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How to Display, Repurpose, and Store Sentimental Notes & Cards

In this digital age, people really cherish items that are handwritten or handcrafted, especially when they’re from the people closest to you. Over the years, those cards and letters can start to pile up, leaving you feeling more overwhelmed than appreciated. That’s when it’s time to take charge and find a purpose for those sentimental cards and letters you’ve held on to. Sort through your cards and display the ones that make you happiest. Repurpose the festive ones and store the ones that you want to keep forever.

Displaying Sentimental Cards and Letters

Set aside cards that have the most meaning—the ones you want to see and remember most often. These are the cards and letters you want to display somewhere in your home. Gather inspiration from an art gallery and give each letter or card its own frame, then hang those frames on one wall for a dramatic impact. If you have keepsakes you want to display with the card, consider putting those items in a shadow box and displaying that on the wall.

How do you know what to display? “Obviously a very old love letter from an ex should not be framed, but one from your current partner could be framed and put somewhere discreet where only you might see it,” recommends Apartment Therapy writer Laure Joliet. “It’s a nice way to bring the personal into your home and to help tell the story of your relationship.”

Another option would be to turn sentimental cards into a scrapbook or a special album. Professional organizer Nancy McGivney recommends cards and letters be treated like kids’ artwork. “Keep only the best. Then make a holiday album you store with the seasonal decor to remember great holidays past,” she adds. With some chipboard, a hole punch and some rings, you can create an album of cards that is special to you.

Repurposing Sentimental Cards and Letters

Many people hang on to items thinking, “My grandmother would be devastated if I got rid of that.” That’s a good time to return the item to the person who values it. One neat idea you could use for cards and letters that are sentimental, but that you don’t necessarily want to keep, is to package them up and return them to the person who sent them to you. The Art of Simple writer Katie Clemons recalls when someone sent a package like this to her grandmother. “It was filled with about 24 letters and Christmas cards that she had written to her closest college friend over the years! Getting those letters back was like receiving a time capsule. It was the first time we got to learn about my dad’s first Christmas.”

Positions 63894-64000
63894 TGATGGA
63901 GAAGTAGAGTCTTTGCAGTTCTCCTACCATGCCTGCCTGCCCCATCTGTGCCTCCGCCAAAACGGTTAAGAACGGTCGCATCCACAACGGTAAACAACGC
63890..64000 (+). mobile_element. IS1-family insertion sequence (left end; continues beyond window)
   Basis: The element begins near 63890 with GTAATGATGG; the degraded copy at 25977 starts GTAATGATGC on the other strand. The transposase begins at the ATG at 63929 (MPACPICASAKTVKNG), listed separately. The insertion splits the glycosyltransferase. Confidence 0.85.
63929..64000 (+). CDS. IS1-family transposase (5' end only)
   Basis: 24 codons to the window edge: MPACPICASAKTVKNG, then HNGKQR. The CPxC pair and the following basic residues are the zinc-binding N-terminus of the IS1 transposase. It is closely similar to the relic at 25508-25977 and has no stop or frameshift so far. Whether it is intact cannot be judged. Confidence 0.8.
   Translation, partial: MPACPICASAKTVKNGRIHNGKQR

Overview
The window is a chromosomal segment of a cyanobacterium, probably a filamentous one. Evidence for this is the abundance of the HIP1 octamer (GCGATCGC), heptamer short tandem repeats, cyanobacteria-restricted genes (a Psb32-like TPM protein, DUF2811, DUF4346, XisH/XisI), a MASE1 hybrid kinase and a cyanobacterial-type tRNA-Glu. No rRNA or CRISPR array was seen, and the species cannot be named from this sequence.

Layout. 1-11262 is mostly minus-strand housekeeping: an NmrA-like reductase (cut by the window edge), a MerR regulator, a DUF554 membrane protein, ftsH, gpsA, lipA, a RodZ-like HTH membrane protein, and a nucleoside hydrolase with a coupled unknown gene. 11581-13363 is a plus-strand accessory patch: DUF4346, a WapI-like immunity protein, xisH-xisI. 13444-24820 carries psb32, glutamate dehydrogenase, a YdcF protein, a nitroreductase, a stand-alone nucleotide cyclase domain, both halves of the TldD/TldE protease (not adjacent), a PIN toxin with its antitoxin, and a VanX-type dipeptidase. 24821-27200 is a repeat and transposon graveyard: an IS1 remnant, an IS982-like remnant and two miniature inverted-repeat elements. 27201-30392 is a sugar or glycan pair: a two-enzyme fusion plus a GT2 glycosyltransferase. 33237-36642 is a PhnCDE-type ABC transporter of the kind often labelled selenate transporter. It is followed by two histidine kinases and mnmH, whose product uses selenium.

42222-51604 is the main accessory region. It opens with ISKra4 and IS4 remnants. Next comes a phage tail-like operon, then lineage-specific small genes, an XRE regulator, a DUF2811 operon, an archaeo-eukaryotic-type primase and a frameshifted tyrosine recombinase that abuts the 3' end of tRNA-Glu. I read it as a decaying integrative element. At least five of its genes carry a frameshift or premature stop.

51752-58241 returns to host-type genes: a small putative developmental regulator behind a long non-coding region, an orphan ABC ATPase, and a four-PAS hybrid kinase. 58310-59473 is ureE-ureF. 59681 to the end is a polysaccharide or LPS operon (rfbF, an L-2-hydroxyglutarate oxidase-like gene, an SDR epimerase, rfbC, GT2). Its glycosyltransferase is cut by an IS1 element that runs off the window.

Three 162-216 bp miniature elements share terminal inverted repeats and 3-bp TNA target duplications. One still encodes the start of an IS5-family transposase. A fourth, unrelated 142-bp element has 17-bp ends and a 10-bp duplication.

For those cards that you’re just not sure what to do with, cut out the images and turn them into cute gift tags. If you don’t have the time for that, or if you’re not crafty, consider donating your cards to the Recycled Cards Program offered through St. Jude’s Ranch for Children.

set of handmade valentines cards

Storing Sentimental Cards and Letters

Storing those items that are sentimental to you is easy with today’s technology. Scan items into your computer, and then organize them into folders. For example, you could create a folder on your computer titled “Mother’s Day 2014” and then store images of cards and drawings, and even photos of the kids holding their drawings in that folder.

Storing the actual item is a little more sensitive because cards, letters and ink can deteriorate over time. “If you would like to store some items in a box, make sure it is waterproof, sealed and limited in size,” recommends Claire Kurtz. “In order to not grow beyond the chosen size box, maintain a strategy of removing one item before adding a new one.” Make sure to store this box in a climate-controlled storage unit to ensure your valuables won’t be damaged by heat, cold or moisture.

When it comes to those items that are most precious to you, make sure you handle them with care. Take the time to display, repurpose and store each card and letter to ensure it will last a lifetime. You’ll have the joy of pulling these memories out of your self-storage unit and sharing them with the next generation.


Katie Clemons, “What to do with old cards and letters,” The Art of Simple,

Kara G. Morrison, “8 tips on how to declutter and let go of sentimental items,” The Arizona Republic,

Laure Joliet, “5 Ways to Keep Love Letters & Sentimental Collections,” Apartment Therapy,

Claire Kurtz, “Sentimental Clutter: How to Manage, Store, and Let Go,” The Well-Organized Woman,

Kayla Danelle, “Keeping Your Cards,” Kayla Danelle,

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  • Abby

    I will use some favorite cards as book marks.